On Oct. 2, 1865, the 11th U.S. Colored Heavy Artillery, a regiment in the United States Colored Troops during the Civil War that was assigned to Louisiana, disbanded.
During the Civil War, Congress passed the Confiscation Acts of 1861 and 1862, which allowed the federal government to “seize property, including enslaved people, from the Confederate rebellion, prohibited the return of fugitive slaves and allowed the Union Army to recruit Black soldiers.”
Frederick Douglass pushed for the recruitment of Black soldiers, “Once let the Black man get upon his person the brass letter, U.S., let him get an eagle on his button, and a musket on his shoulder and bullets in his pocket, there is no power on earth that can deny that he has earned the right to citizenship,” he wrote in April 1863.
The following month, the Bureau of Colored Troops was formed by the War Department. The United States Colored Troops (USTC) regiments, made up of mostly African Americans, also included Native Americans and Asian Americans who fought for the Union. According to the National Archives, these soldiers were used in mostly non-combat roles, including as cooks, guards, nurses and carpenters.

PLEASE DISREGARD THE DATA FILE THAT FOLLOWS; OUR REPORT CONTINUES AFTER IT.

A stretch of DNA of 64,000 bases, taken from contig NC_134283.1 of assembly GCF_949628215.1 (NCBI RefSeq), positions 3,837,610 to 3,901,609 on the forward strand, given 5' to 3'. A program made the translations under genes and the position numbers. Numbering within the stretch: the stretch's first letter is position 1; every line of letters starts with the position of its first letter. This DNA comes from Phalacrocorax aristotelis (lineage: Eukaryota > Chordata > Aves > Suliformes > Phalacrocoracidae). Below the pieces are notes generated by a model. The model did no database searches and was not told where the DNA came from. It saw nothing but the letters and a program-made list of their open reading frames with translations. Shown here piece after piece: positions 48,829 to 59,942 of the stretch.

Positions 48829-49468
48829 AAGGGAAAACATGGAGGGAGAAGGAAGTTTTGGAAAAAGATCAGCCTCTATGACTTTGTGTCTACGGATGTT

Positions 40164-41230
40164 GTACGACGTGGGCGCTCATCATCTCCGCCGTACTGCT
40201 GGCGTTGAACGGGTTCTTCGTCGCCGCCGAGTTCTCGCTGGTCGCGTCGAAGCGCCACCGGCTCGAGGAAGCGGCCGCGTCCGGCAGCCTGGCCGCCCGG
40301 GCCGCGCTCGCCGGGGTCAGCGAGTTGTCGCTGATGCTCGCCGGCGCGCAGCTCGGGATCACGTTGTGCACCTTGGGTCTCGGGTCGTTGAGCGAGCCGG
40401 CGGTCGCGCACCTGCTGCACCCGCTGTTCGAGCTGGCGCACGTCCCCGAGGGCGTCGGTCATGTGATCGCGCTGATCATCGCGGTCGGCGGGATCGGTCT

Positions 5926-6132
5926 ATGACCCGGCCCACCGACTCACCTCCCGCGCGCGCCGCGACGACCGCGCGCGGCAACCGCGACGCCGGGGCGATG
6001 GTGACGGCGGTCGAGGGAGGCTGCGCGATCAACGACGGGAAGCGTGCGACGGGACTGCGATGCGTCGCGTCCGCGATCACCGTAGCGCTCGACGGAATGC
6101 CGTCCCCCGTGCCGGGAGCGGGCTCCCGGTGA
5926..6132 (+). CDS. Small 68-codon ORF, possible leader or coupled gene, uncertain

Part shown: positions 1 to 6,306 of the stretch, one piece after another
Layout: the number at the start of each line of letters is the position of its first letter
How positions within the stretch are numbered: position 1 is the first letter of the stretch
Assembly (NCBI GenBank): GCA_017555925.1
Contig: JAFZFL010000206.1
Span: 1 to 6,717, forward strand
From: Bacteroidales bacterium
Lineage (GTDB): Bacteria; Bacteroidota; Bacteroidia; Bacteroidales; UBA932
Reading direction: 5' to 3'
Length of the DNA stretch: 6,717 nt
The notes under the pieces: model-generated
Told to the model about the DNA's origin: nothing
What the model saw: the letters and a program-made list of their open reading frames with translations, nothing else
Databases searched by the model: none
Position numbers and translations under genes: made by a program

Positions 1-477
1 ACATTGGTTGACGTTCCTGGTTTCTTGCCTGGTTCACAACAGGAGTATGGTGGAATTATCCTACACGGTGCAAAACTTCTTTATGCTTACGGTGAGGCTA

United States Colored Troops also served in heavy artillery units. According to the 2003 report, “Black Artillerymen from the Civil War through World War I” published in the military magazine Army History, there were more than 25,000 Black artillerymen.
There was a highly structured training regimen for the newly enlisted men, who, some feared, would seek revenge on their former masters if they served in the military. Their contributions to the union were invaluable. Black soldiers, both free men and escaped enslaved people, possessed critical intel about the southern landscape.
After the Civil War ended in 1865, the majority of United States Colored Troop regiments were disbanded.
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